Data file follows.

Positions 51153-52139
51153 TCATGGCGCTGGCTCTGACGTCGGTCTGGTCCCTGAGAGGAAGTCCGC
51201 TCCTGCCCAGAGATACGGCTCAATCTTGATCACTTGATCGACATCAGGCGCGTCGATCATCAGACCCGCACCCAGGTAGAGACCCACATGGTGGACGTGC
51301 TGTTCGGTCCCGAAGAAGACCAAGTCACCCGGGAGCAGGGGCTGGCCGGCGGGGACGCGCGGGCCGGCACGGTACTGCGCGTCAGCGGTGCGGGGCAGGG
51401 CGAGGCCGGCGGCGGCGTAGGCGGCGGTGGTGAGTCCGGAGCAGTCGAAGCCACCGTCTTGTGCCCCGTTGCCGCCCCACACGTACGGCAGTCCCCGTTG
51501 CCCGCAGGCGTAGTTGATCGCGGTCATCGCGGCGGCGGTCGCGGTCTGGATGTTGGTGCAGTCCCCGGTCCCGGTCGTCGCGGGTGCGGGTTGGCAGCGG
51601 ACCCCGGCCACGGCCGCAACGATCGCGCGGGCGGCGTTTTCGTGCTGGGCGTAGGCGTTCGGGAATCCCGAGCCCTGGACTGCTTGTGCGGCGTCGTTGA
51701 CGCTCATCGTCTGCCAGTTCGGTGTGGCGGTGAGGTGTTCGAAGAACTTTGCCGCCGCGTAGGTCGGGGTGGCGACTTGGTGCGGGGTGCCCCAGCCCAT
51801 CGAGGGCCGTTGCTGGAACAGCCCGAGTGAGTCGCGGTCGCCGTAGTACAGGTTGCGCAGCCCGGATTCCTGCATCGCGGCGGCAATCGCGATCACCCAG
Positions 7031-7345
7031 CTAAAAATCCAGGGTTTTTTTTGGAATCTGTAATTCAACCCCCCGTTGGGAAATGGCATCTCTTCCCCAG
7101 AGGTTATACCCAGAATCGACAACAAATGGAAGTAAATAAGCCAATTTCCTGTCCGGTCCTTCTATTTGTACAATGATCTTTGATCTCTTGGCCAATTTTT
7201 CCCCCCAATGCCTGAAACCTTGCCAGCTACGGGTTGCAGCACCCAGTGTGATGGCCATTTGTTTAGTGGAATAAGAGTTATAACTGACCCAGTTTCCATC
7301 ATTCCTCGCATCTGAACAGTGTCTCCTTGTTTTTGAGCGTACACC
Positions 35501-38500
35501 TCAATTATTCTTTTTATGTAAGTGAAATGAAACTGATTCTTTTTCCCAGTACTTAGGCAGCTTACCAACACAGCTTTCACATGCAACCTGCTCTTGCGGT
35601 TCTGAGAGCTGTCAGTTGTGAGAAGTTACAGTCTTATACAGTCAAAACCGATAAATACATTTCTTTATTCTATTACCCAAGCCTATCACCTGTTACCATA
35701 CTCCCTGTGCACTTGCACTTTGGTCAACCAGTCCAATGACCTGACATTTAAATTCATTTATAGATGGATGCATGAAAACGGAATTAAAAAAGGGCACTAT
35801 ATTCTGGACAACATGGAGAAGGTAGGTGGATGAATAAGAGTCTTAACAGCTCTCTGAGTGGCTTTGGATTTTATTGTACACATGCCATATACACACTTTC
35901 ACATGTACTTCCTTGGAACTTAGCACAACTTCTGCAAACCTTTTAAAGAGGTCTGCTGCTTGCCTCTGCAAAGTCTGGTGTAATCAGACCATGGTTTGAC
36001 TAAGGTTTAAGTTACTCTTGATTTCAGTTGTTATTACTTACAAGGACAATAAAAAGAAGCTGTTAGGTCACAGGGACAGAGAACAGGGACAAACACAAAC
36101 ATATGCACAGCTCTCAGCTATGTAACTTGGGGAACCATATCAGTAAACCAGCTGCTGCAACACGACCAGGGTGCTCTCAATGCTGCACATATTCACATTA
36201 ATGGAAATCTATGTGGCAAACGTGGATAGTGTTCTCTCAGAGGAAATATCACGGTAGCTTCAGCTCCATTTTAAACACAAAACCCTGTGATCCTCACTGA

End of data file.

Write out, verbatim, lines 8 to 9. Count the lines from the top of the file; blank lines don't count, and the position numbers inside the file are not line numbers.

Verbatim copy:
51701 CGCTCATCGTCTGCCAGTTCGGTGTGGCGGTGAGGTGTTCGAAGAACTTTGCCGCCGCGTAGGTCGGGGTGGCGACTTGGTGCGGGGTGCCCCAGCCCAT
51801 CGAGGGCCGTTGCTGGAACAGCCCGAGTGAGTCGCGGTCGCCGTAGTACAGGTTGCGCAGCCCGGATTCCTGCATCGCGGCGGCAATCGCGATCACCCAG